Friday, October 22nd @ 8:00 PMSOLD OUT
- Saturday, October 23rd @ 8:00 PM
- Monday, October 25th @ 8:00 PM
- Friday, October 29th @ 8:00 PM
- Saturday, October 30th @ 10:00 PM
- Saturday, October 30th @ MIDNIGHT
Christopher Clark - Director/Actor
Bio: Christopher Clark is originally from Provo, and graduated with an MFA in directing from the University of Exeter. He is currently a PhD student in theater education at BYU. He has performed at Shakespeare’s Globe in London and has trained with the Royal Shakespeare Company, The Steppenwolf Theatre, and Second City Chicago. Chris played the lead role in the feature film “Stalking Santa,” and was also featured in “Brigham City” and “Saints and Soldiers.” Locally he has directed at the Hale Center Theatre, SCERA, The Provo Theatre Company, BYU, ARTE, and UVU, where he is a full time professor of acting.
David Morgan - Founding Member/Director/Actor
Bio: David Morgan received his BA from Brigham Young University, in 1985; and an MFA, from The National Theatre Conservatory, in 1990. He has been on the full-time faculty with the BYU Theater and Media Arts Department for 19 years. He has taught all levels of acting courses, speech and diction, vocal production and improvisational acting. He is also an expert in dance, yoga, and stage combat. He has directed many productions in Utah, Colorado, and Alaska, such as Beauty and the Beast, Guys and Dolls, Of Mice and Men, Into the Woods, A Man for all Seasons, Caucasian Chalk Circle, and he has been seen on stages in Utah, Minnesota, California and Colorado, including Sundance, the National Theatre Conservatory, and Walt Disney. His acting credits include the Denver Center Theatre Company, The Arvada Center for the Performing Arts, Common Weal Theatre Company, Santa Barbara Shakespeare Festival, and the Actors Repertory Theatre Ensemble.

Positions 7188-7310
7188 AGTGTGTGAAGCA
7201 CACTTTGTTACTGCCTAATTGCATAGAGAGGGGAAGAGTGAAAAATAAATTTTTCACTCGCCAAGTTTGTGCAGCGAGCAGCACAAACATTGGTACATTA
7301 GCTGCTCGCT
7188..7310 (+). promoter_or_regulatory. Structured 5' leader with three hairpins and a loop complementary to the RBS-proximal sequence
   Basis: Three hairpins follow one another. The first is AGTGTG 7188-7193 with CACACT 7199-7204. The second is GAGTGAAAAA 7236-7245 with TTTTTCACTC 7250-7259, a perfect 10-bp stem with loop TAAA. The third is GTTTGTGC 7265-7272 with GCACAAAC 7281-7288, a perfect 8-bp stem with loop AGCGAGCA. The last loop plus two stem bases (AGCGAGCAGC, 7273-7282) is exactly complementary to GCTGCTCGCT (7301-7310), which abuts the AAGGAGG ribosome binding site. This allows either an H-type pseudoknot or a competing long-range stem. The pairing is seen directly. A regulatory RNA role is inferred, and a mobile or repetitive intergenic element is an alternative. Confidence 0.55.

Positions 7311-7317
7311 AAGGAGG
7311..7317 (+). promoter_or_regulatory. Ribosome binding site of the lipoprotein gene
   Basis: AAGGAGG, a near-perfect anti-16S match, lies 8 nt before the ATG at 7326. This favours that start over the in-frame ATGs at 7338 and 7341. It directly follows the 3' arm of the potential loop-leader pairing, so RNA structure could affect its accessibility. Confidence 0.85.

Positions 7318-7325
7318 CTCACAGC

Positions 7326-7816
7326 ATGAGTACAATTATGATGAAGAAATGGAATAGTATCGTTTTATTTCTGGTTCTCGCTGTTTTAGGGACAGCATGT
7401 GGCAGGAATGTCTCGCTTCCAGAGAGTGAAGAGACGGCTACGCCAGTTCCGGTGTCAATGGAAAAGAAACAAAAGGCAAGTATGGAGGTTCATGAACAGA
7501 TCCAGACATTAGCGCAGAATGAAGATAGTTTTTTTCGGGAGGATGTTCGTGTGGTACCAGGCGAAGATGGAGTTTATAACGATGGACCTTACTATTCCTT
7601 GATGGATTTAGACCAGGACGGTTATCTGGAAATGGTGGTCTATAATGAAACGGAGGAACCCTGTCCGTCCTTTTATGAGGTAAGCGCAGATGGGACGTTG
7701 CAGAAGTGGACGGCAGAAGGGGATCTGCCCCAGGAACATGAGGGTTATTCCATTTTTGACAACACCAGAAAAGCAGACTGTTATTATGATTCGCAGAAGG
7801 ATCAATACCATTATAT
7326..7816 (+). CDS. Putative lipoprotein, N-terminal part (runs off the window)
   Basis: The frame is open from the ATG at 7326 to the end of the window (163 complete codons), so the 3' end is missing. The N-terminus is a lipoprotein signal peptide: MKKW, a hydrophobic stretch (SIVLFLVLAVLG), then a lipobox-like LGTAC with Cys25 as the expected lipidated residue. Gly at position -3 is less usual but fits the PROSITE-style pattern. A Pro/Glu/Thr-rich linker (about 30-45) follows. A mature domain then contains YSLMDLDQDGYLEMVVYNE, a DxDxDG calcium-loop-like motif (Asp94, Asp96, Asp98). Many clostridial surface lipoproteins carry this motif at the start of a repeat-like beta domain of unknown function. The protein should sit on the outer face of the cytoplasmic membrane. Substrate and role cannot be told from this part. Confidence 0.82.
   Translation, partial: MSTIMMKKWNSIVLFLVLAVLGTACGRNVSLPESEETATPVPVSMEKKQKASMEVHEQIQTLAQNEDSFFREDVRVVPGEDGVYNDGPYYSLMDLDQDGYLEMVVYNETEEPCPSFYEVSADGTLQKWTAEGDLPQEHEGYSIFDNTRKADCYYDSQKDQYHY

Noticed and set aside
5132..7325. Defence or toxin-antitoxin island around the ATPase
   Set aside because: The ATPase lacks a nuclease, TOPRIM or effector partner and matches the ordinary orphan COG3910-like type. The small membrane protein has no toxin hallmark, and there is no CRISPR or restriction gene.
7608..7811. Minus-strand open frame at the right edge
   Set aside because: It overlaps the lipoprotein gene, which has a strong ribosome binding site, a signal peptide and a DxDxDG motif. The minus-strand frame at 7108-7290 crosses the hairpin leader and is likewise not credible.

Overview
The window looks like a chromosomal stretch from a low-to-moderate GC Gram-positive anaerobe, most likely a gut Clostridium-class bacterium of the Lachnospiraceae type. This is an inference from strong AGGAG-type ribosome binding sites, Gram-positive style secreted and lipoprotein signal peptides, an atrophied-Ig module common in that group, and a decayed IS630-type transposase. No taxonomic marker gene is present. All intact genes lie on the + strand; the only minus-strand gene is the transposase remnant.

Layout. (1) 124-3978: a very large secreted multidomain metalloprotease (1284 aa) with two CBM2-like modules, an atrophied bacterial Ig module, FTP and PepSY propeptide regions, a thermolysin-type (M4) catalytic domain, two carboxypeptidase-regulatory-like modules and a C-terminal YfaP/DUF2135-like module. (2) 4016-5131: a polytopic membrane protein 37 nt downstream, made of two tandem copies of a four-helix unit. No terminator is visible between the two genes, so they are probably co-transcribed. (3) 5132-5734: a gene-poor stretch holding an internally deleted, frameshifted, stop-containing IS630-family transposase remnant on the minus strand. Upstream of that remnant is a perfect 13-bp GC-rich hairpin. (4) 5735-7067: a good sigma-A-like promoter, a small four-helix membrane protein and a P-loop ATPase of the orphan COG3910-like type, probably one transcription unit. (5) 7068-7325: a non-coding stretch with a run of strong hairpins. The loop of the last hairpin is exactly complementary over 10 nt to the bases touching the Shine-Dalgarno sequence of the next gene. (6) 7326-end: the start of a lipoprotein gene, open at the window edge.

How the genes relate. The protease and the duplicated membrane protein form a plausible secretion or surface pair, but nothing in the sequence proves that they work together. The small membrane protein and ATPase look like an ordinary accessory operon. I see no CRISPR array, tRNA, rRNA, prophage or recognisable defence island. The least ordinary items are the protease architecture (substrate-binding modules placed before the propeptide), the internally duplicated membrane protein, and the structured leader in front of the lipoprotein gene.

During the reading, one thing that hit me was just how very specific to the 1930s mentality the adaptation’s language is, being very theatrical, and yes, melodramatic in tone. I realized this production provides me with an opportunity to re-explore how fully I can commit to choices and remaining available to the present moment, for without this it could be very easy for the script to come across as obtuse and even histrionic. I’m excited to continue in this process of re-discovery and immediacy.
The piece seems rich with potential as a very fun time for cast, crew, and audience. We have a tremendous group of actors, what seems to be a supportive and focused producing organization, Chris’ tireless enthusiasm and leadership, and of course an amazing space. What a treat!
Last night’s reading was awesome, and if it’s any indication of the show we’re going to have I’m twice as excited as I was to start with. Here are some highlights:
1. An undead David Morgan cursing at the top of his lungs.
2. Jake Suazo gasping “My friends, there are such things as vampires.”
3. Anne Shakespeare furiously sketching.
4. SFX provided old school style: by beatboxing
5. Jennifer Reed’s brownies: so delicious they’re scary.
We’re pleased to announce our fantastic group of actors that will help us bring DRACULA to life this Halloween. If haven’t heard much about the production, basically we’ve taken Orson Welles’ 60-minute radio adaptation of Bram Stoker’s DRACULA and are putting a Mortal Fools’ spin on the whole thing thanks to our directors Christopher Clark and Jennifer Reed.